The Ground Reaction Vector in Normal Gait

We've seen that the GRV is tilted backwards at heel-strike, and forwards at toe-off. What does it do between these times?

A plot of the GRV through the gait cycle is called a butterfly diagram because the pattern made resembles the wings of a butterfly!

We can see that the vector swings round from backwards at heel-strike, vertically during the middle of stance, then forwards at toe-off. Notice that it's height changes, too. It's very small at heel-strike, rises to a maximum soon afterwards, then falls a little during the middle of stance, rises again, then falls before toe-off. This must mean that the vertical reaction force on the body also shows this pattern:



The friction force, as we saw, acts backwards (negative) after heel-strike and forwards (positive) towards toe-off. It changes at some time during the middle of stance - about 36% of the cycle. Notice the scale on the vertical (y) axis. All the forces have been divided by body mass. This makes the graph easier to interpret for people of different body weight. It also shows one very interesting feature. One body weight would be:

body mass x gravity / body mass = gravity = 9.81 N/kg

So, we can draw a line at 9.81 to indicate body weight. We call this method of scaling the forces according to body mass normalisation, a technique which is used a lot in biomechanics. Notice that the normalised load force rises above and falls below the body weight line. What does this indicate?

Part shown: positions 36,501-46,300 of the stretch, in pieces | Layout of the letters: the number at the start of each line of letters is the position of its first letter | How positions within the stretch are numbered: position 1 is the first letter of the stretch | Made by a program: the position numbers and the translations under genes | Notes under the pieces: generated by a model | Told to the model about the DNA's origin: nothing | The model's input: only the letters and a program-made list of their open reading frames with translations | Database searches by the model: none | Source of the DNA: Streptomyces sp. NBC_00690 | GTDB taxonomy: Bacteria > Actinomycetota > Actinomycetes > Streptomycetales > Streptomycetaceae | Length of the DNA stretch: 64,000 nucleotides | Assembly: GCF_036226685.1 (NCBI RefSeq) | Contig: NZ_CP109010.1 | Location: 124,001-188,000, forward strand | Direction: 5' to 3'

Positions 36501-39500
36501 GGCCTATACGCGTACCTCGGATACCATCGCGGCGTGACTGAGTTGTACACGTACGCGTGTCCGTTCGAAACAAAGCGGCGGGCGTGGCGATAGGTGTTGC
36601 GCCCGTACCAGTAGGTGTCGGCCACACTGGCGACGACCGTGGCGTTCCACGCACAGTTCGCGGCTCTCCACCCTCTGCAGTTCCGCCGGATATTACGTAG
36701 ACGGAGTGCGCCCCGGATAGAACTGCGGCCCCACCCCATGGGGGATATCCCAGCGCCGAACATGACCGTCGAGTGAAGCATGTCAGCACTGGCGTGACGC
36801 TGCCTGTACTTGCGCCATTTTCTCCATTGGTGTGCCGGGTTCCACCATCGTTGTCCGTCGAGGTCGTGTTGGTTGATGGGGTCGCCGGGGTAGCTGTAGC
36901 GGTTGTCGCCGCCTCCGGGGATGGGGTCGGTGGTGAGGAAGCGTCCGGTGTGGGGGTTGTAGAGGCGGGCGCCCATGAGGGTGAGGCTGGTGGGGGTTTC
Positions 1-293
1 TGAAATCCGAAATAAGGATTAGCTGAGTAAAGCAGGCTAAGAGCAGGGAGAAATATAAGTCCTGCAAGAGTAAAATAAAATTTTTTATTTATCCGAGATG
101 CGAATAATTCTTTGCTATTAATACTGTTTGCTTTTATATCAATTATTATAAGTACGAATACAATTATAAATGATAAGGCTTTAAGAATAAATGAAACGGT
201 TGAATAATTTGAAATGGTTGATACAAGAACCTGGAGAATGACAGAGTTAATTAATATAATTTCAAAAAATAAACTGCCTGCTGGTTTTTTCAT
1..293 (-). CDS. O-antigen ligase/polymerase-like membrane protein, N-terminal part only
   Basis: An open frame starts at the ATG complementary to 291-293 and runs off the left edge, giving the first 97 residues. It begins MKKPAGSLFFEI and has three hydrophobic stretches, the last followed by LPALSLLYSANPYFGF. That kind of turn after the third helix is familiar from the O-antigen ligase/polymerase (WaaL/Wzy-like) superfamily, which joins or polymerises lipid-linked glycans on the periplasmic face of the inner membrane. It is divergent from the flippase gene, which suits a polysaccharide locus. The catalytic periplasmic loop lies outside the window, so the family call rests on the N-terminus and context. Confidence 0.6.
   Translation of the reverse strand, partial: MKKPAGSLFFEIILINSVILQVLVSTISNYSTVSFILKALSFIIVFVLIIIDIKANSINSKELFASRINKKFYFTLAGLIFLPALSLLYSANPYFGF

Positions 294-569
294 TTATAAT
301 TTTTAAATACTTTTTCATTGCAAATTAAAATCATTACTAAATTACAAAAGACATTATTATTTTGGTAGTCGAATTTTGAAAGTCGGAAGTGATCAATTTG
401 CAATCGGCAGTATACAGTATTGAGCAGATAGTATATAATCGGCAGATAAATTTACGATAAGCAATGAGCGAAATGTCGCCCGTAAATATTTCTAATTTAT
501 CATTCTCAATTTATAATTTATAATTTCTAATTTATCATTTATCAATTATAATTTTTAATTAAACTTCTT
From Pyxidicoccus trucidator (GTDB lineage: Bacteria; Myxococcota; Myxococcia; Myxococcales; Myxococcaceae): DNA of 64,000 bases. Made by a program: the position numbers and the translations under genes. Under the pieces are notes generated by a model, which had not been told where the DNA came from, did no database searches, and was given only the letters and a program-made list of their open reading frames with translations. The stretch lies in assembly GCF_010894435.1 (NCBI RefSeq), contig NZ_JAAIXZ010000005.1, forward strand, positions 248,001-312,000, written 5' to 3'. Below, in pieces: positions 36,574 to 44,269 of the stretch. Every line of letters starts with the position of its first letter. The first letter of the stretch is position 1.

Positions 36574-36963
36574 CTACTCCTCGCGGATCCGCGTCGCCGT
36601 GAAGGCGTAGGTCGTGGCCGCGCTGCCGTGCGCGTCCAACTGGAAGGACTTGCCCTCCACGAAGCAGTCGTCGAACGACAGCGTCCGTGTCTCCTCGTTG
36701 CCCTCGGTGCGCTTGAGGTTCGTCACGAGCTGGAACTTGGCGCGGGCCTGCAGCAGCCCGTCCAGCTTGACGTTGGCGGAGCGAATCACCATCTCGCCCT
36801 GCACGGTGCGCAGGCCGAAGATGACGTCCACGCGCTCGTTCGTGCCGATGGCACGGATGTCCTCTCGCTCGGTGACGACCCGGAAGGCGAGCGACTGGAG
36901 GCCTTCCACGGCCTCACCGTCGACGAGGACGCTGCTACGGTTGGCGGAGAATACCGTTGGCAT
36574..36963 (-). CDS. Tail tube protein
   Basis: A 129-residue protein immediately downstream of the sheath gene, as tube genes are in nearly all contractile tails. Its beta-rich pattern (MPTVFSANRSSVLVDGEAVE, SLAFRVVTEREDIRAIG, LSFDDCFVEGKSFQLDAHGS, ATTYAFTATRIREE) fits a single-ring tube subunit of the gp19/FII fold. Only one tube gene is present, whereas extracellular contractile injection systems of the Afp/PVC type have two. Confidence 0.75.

Remember Newton's equation, F = m.a. The normalised vertical force on the body (in N/kg) must equal the acceleration on the body. If only gravity were acting, the force would be 9.81 N/kg. So, if it's sometimes larger or smaller than 9.81, this must mean that the acceleration on the body is sometimes larger and sometimes smaller than gravity: sometimes adding and sometimes subtracting from the downward pull of gravity:

F = mass x (gravity acceleration of body)



Experiment

Get in a lift and press the button to go up. Feel what happens to your body weight as the lift slows down to stop (decelerating upwards = accelerating downwards). Do you feel heavier or lighter? Press to go down. How does it feel now when the lift slows down (decelerating downwards = accelerating upwards): heavier or lighter? To be really scientific, take your bathroom scales into the lift and measure the change in weight as you accelerate up and down!

Body weight increases when there is an upwards acceleration on the body, and falls when there is a downwards acceleration. In fact, NASA astronauts train for weightlessness by flying in an aeroplane while it accelerates downwards in a dive (obviously, the training sessions don't last very long!). So, in normal gait, there must be an extra upwards acceleration of the body when the load curve is above the body weight line, and an extra downwards acceleration when the load curve is below the body weight line.

Not only do we alternatively brake and accelerate while walking, we also climb and dive! In the section on kinematics, we'll see why we do this.




Reference

Winter DA (1991) The biomechanics and motor control of human gait: normal, elderly and pathological. University of Waterloo press, Ontario.

Like to add anything, or disagree? Email me! kirtley@cua.edu